A critical review of Walter Mignolo’s “Politics of Decolonial Investigations”, by Kavish Chetty – 30 July 2023

Universities have no shortage of naked emperors enrobed in the finest of phantasmal silks and, here, Walter Mignolo endeavours to show off the latest in decolonial couture. The Politics of Decolonial Investigations (2021) is his most recent contribution to a scholarship which argues that a “colonial matrix of power” or “CMP” was established around 500 years ago and acts as the origin-point for almost all our contemporary sorrows. Mignolo proposes “epistemic reconstitution” (4, 24), the act of dredging up half-forgotten indigenous ways of being, as the remedy. Despite the utopian seductions of this theory which aims to challenge the asymmetries of Eurocentrism, to repair the humiliations of racism and to restore occluded autochthonous knowledge-systems, Mignolo’s proposals are not simply confused and wrong, but often dangerous. This is because his work frequently collapses into cultural relativism, romanticism of the Other, and, often, it even seems as though Mignolo has gone full-circle and reinvented a new segregation for the twenty-first century, with each adjacent cultural unit, or “ethnie,” condemned to its own epistemic vantage point.

The grand sweep of the decolonial project includes, at a minimum, the proposal that one could seriously produce a metanarrative which explains all forms of oppression over the last half-millennium and continuing into the present. Among the diverse moments of conflict spread across time and space which are alleged, ultimately, to be the effect of the CMP, we may number: the genocide in “Ayiti” in the late 1400s, the Atlantic slave-trade, the ascendancy of the Third Reich, the Israel-Palestine conflict and even the internal class-antagonisms of the modern United States. And, on the other side, one seems to find decolonial retaliation everywhere avant la lettre. Biographers of Steve Biko, Amilcar Cabral and Kwame Nkrumah (16) will be fascinated to learn these historical figures were always already decolonial theorists. Mignolo also arrogates unto his decolonial cause a disorienting multiplicity of heterogeneous movements, such as the Zapatistas and Black Lives Matter (13), as though all anti-establishment forces share a common soul, a unitary ideology and a singular enemy: The West, the evil West.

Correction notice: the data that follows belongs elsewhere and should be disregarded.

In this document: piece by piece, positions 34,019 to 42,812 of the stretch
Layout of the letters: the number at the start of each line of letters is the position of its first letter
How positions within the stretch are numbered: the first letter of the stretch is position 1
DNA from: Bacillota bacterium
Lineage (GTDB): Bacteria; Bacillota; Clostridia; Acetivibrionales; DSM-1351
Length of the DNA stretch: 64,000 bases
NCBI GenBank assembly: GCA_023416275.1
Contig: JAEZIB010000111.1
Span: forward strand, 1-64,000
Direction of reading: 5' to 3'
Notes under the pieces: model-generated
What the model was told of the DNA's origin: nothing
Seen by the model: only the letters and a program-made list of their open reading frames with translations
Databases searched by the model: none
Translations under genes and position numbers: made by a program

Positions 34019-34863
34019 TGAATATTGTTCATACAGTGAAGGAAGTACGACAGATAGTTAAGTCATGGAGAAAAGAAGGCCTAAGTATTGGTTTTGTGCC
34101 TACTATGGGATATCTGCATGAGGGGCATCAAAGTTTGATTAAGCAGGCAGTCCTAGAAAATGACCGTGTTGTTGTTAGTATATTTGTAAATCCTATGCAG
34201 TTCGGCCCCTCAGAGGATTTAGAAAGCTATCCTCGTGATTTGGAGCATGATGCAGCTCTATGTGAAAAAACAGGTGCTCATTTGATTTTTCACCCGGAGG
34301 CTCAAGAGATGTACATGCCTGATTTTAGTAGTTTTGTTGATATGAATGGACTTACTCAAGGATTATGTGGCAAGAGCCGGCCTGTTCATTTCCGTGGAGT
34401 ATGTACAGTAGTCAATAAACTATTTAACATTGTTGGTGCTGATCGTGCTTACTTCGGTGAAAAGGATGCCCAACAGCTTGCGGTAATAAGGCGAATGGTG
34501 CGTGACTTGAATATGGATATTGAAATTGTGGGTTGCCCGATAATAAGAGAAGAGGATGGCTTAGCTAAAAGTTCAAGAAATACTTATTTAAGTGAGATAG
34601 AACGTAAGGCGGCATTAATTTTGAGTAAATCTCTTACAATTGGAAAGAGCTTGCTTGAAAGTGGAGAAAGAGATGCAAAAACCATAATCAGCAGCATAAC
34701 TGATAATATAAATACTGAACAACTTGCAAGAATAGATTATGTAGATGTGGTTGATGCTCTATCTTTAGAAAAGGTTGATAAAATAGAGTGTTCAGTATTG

The sum total of this insistence on the Western CMP syndicate as the author of all misfortunes is a diminishment of the complexity through which we might otherwise understand the world.

Mignolo’s “investigations” frequently appear to sink to the level of conspiracy, suggestive of a shadowy cohort of pale-throated men who have, for 500 years, been shaping the order of the planet under the aegis of “the West.” Compared to the magnitude of these claims, Marxist prognostics seem positively coy. He announces early on that “classifications [. . .] that create colonial wounds [. . .] are made by the presumptive creators of the world order who intend to imply that their classifications unquestioningly represent the world ‘as is’” (10, emphasis added). In order to support this vision which centres the West as the “final boss” of all progressive struggle, Mignolo must resort to strawmanning. He offers an undifferentiated, monolithic account of the West which is insensible to the histories of internal dissent which powered Western thought for hundreds of years; the productive disagreements out of which were borne endless chains of anti-orthodox points of view for which many a light- complexioned individual paid in mortal currency. We are told that “‘the pursuit of happiness’ is a Western obsession connected to the Western glorification of the individual [. . .] and of material possessions” (31) and that “there is a confusion in Western epistemology between what one sees and what there is” (129).

How, then, has Mignolo, a blue-eyed “Argentine of Italian descent” (93), and effectively another “white man,” escaped his imprisonment within this Western episteme? One pathway is the indulgence of several biographical excursions in which Mignolo is at pains to distinguish himself from other white men who are the custodians of the CMP. Mignolo allows himself a racial and ontic complexity which he ungenerously withholds from his opponents, in lines such as these: “I was deficient: not quite European and not quite white, even if I have white skin” (94); and I enjoyed [. . .] the (second-class) privileges that immigrants of Italian descent in South America have in the CMP. In that regard I had an edge on the diversity of Indians and African descendants in South America, while falling short of the privileges of first-class citizens in Argentina [. . .] and also by virtue of being not European but of European descent. (93, original emphasis) This gesture is at odds with the general flattening out of the heritage and “lived experience” of anyone he disagrees with. Mignolo, like the long procession of white saviours before him, is begging to be oppressed and to flaunt his credentials as an ostensible victim (to say nothing of his entrenchment at the institutional Ivy League powerhouse of Duke University). He would like to show that he is able to manoeuvre himself into an epistemic position that gives his viewpoint legitimacy because, in his discourse, who you are – the colour of your skin, your social disadvantage and your geographic place, combined into your “geo-body politics” (xx) – are the things which determine the value of your propositions. This is argumentum ad hominem elaborated into an entire philosophy.